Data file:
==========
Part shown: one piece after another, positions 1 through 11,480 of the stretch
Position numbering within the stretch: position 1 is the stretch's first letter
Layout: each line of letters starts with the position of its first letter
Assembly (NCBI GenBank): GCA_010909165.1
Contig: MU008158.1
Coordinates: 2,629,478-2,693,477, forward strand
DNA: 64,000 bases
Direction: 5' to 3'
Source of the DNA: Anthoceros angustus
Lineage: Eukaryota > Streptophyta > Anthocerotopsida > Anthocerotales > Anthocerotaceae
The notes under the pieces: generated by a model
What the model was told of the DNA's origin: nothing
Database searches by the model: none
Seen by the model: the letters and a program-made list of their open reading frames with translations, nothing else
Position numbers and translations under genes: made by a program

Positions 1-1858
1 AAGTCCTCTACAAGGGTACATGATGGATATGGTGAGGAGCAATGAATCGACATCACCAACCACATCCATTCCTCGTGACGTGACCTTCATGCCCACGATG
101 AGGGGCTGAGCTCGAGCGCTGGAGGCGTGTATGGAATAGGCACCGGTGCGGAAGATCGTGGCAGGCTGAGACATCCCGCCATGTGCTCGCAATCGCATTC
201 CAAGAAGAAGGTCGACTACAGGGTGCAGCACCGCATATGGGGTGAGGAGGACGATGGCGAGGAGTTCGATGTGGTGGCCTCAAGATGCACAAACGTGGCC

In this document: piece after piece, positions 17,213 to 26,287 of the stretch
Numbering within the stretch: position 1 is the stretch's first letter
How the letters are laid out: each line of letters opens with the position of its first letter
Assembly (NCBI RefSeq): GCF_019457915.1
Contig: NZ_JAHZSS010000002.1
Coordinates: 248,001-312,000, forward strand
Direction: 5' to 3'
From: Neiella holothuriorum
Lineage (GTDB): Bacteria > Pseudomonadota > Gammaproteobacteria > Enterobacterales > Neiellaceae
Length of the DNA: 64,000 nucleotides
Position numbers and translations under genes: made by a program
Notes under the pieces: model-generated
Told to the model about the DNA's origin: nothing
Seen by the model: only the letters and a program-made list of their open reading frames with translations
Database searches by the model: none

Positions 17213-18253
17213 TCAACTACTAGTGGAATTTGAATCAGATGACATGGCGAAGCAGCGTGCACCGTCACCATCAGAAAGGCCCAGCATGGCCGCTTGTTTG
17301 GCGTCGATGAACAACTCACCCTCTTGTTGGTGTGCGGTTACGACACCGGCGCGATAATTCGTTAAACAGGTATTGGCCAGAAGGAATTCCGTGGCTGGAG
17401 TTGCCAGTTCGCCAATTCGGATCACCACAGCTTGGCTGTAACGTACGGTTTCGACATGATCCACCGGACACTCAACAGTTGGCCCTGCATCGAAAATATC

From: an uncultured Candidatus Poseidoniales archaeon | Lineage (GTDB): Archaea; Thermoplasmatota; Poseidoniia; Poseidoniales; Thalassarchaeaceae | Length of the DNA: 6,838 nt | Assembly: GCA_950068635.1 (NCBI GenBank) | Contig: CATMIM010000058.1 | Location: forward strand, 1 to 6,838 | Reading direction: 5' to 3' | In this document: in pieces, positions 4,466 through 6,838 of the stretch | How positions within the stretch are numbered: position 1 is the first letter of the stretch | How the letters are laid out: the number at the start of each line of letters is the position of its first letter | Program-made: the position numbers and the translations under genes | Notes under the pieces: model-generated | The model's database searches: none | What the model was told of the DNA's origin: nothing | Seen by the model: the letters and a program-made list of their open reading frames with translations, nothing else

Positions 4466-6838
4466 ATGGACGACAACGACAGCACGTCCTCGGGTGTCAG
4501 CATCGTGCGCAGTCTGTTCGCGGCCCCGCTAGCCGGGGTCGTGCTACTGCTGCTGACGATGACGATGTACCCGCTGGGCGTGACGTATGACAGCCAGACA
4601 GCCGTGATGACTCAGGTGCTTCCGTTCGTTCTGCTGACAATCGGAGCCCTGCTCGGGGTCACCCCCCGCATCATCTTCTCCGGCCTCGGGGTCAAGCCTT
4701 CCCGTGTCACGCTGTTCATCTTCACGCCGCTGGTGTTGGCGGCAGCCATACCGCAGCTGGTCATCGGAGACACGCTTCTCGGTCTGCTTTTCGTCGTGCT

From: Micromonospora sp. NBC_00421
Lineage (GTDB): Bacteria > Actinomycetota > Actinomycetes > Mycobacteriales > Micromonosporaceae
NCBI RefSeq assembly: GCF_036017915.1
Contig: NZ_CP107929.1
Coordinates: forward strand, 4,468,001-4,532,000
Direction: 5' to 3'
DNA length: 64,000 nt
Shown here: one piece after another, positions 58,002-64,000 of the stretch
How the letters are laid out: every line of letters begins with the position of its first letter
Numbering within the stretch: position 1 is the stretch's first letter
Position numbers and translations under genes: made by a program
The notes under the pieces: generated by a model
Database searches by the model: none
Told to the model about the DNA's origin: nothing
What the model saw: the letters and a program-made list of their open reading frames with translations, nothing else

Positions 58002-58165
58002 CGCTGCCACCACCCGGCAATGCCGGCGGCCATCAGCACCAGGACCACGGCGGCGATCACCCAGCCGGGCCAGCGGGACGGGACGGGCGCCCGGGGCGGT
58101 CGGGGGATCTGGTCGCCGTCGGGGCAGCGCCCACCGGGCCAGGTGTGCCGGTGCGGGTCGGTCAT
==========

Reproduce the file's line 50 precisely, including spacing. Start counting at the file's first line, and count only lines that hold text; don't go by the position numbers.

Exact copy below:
Direction: 5' to 3'